A recent article in BD+C Magazine, “Building Wrap and the Code; What you Need to Know,” cites International Building Code and ASTM codes, and describes the International Code Council-Evaluation Service’s evaluation criteria for building “wrap” (also known as WRBs, a popular method of protecting building enclosures against moisture intrusion). The article also lists key performance characteristics for evaluation:
Water Resistance – A building wrap should be able to pass both “water ponding” tests, which measure a house wrap’s resistance to a pond of 25 mm (1 in.) water over two hours, and a more stringent hydrostatic pressure test where the wrap is subjected to a pressurized column of water for five hours.
Air Resistance – For an individual building material to be classified as an air barrier, its air permeance must be equal to or less than 0.02 L/(s-m2) @ 75 Pa when tested in accordance with ASTM E2178, Standard Test Method for Air Permeance of Building Materials. However, this air permeance test only measures the amount of air migrating through the material itself and not through holes or gaps in the larger assembly.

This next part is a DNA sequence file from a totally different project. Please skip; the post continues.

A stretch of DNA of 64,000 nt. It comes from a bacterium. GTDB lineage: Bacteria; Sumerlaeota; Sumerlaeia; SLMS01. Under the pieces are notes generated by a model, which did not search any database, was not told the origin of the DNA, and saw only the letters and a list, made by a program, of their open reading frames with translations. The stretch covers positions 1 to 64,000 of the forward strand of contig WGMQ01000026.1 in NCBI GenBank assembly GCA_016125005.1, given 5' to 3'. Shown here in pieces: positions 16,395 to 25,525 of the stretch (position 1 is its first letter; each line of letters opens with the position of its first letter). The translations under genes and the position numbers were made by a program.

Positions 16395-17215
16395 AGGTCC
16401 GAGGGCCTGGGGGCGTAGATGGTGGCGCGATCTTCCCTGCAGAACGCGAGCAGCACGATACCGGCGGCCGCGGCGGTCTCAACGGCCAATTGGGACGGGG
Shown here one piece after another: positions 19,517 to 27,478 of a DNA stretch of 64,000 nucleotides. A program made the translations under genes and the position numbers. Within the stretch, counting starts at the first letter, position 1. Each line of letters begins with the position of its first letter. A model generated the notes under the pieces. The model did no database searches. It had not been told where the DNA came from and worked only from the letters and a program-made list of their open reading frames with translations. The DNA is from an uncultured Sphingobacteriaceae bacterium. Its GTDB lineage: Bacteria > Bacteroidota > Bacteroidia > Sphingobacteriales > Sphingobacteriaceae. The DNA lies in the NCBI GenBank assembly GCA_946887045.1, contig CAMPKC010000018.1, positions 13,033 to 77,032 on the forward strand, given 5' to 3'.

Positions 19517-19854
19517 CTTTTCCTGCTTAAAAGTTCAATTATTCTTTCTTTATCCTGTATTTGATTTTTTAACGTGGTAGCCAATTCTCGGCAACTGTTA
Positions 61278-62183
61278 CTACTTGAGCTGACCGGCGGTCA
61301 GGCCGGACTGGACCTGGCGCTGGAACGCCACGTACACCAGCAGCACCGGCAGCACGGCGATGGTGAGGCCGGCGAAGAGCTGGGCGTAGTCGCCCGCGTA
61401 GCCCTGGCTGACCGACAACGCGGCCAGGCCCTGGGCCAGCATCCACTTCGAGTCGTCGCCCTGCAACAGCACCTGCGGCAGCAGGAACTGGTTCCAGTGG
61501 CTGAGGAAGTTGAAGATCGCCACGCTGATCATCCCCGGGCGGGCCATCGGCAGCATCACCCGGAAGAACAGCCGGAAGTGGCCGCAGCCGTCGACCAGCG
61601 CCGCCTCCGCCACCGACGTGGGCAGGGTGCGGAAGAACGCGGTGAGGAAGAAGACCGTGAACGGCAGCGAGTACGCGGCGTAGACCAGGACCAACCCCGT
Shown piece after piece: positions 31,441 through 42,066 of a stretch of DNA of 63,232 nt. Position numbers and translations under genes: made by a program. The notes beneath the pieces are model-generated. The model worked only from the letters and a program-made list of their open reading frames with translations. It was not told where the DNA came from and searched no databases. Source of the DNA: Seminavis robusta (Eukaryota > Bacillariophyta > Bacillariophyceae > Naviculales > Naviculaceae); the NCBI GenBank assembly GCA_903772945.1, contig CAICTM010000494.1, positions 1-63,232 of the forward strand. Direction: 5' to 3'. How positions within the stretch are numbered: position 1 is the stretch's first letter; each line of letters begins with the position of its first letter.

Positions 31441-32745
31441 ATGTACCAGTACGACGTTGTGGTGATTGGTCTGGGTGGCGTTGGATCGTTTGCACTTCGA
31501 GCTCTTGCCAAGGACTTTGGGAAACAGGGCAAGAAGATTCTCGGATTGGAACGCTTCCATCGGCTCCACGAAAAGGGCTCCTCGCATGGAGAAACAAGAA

Durability – The ICC-ES looks at the tear resistance and tensile strength as the best measure of a building wrap’s durability, since it must be able to withstand the handling and application process without compromising its water resistance.
Vapor Permeability – When selecting a building wrap, look for one that hits the “sweet spot” of 10 to 20 perms to achieve the desired balance of moisture protection and drying capacity.
Flammability – Class A fire rating is the industry standard for WRBs. Ensure the WRB you’re using meet these requirements.
Changing building codes and greater adoption of certain cladding materials have caused specifiers to take a closer look at how moisture is managed in the wall assembly. Advances in building wrap products have added a powerful tool to help achieve these goals.